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Amniotic Fluid Embolism

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Amniotic Fluid Embolism, Pulmonary Embolism of Amniotic Fluid, Anaphylactoid Syndrome of Pregnancy

  • Pathophysiology
  1. Amniotic fluid released into maternal circulation
  2. Amniotic fluid induces transient pulmonary artery spasm
  3. Causes Hypoxia, pulmonary capillary injury and left ventricular injury
  4. Results in Left Ventricular Failure, ARDS, DIC and multi-system failure
  • Signs
  1. Severe shock of rapid onset
  2. Severe, sudden onset Dyspnea
  3. Altered Mental Status
  4. Cyanosis
  5. Hypotension
  6. Cardiopulmonary arrest
  • Risk factors
  1. Trauma in Pregnancy
  2. Amniotomy
  3. Strong uterine contractions
  • Management
  1. Emergent supportive care
    1. Oxygen Supplementation
    2. Intravenous Access
    3. Endotracheal Intubation
    4. Vasopressors
    5. Fluid Resuscitation
    6. Correct coagulation deficits
    7. Consider ECMO
  2. A-OK Amniotic Fluid Embolism Protocol
    1. Atropine 1 mg IV (vagolytic) AND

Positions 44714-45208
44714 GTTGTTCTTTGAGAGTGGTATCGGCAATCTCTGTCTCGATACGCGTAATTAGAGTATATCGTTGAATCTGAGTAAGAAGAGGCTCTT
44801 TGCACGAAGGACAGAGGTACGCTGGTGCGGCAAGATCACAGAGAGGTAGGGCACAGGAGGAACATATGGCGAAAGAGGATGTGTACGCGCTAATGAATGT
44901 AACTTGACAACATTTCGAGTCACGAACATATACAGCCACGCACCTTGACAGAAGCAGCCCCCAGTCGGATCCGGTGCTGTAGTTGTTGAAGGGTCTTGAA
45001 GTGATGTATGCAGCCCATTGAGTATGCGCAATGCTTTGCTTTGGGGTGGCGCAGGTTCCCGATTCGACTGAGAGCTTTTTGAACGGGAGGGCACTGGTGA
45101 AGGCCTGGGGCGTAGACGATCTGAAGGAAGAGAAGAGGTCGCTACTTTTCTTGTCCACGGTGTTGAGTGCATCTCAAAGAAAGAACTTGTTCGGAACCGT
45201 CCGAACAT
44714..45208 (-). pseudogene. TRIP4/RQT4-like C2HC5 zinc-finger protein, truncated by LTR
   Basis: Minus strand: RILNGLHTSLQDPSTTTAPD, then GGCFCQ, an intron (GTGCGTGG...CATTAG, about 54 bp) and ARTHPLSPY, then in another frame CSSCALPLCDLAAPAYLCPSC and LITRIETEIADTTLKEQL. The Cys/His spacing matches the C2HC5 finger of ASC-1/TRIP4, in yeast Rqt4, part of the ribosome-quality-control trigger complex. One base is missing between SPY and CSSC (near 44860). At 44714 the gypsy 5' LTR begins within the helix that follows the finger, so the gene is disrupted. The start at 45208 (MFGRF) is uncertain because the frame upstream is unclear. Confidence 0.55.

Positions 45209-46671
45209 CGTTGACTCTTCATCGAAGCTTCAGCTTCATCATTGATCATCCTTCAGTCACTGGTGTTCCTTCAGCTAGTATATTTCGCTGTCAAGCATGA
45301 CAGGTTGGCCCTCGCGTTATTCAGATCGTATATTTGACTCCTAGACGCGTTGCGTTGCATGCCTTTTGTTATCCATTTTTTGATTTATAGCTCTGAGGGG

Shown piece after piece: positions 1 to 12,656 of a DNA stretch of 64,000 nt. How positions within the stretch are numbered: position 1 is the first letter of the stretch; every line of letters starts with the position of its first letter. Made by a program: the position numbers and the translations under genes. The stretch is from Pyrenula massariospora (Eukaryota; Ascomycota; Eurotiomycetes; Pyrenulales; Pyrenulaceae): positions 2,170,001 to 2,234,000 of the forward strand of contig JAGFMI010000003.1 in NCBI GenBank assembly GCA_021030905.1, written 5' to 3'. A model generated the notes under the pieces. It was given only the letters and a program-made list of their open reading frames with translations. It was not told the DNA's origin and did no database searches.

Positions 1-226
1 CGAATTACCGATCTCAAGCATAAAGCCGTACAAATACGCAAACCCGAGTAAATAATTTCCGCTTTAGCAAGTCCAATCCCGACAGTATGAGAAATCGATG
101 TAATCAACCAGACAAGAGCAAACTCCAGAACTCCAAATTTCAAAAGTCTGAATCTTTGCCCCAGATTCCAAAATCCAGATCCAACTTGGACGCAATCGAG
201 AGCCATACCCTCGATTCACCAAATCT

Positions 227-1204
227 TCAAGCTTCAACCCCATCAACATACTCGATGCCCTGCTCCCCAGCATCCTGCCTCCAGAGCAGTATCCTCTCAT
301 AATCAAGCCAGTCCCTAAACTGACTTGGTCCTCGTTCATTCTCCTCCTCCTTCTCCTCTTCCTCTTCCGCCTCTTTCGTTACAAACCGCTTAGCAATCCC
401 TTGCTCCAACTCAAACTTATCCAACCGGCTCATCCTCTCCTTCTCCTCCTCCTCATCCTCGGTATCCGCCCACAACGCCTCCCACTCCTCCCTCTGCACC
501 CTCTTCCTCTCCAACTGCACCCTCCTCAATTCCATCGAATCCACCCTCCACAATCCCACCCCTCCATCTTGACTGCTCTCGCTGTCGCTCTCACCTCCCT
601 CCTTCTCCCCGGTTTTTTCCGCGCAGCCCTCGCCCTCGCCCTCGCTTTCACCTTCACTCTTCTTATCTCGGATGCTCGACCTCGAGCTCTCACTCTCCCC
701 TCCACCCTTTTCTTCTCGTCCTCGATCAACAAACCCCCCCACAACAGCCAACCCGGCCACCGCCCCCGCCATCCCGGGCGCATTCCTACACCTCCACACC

2. Ondansetron 8 mg IV (Serotonin blockade) AND
    3. Ketorolac 30 mg IV (thromboxane production blockade)
    4. Rezai (2017) Case Rep Obstet Gynecol +PMID: 29430313 [PubMed]
      1. https://www.ncbi.nlm.nih.gov/pmc/articles/PMC5753013/
  3. Admit to Intensive Care unit
  4. Consultations
    1. Maternal-fetal medicine
    2. Medicine
    3. Neonatology
  • Monitoring
  1. Check Hemoglobin every 1 hour (keep above 10 mg/dl)
  2. Check Hematocrit every 1 hour (keep above 30)
  3. Check coagulation studies every 2 hours
  4. Fetal scalp electrode
  5. Tocometry or intrauterine pressure catheter
  6. Monitor strict intake and output
    1. Keep Urine Output > 30 cc per hour
  • References
  1. Krywko and Jennings (2018) Crit Dec Emerg Med 32(4): 3-11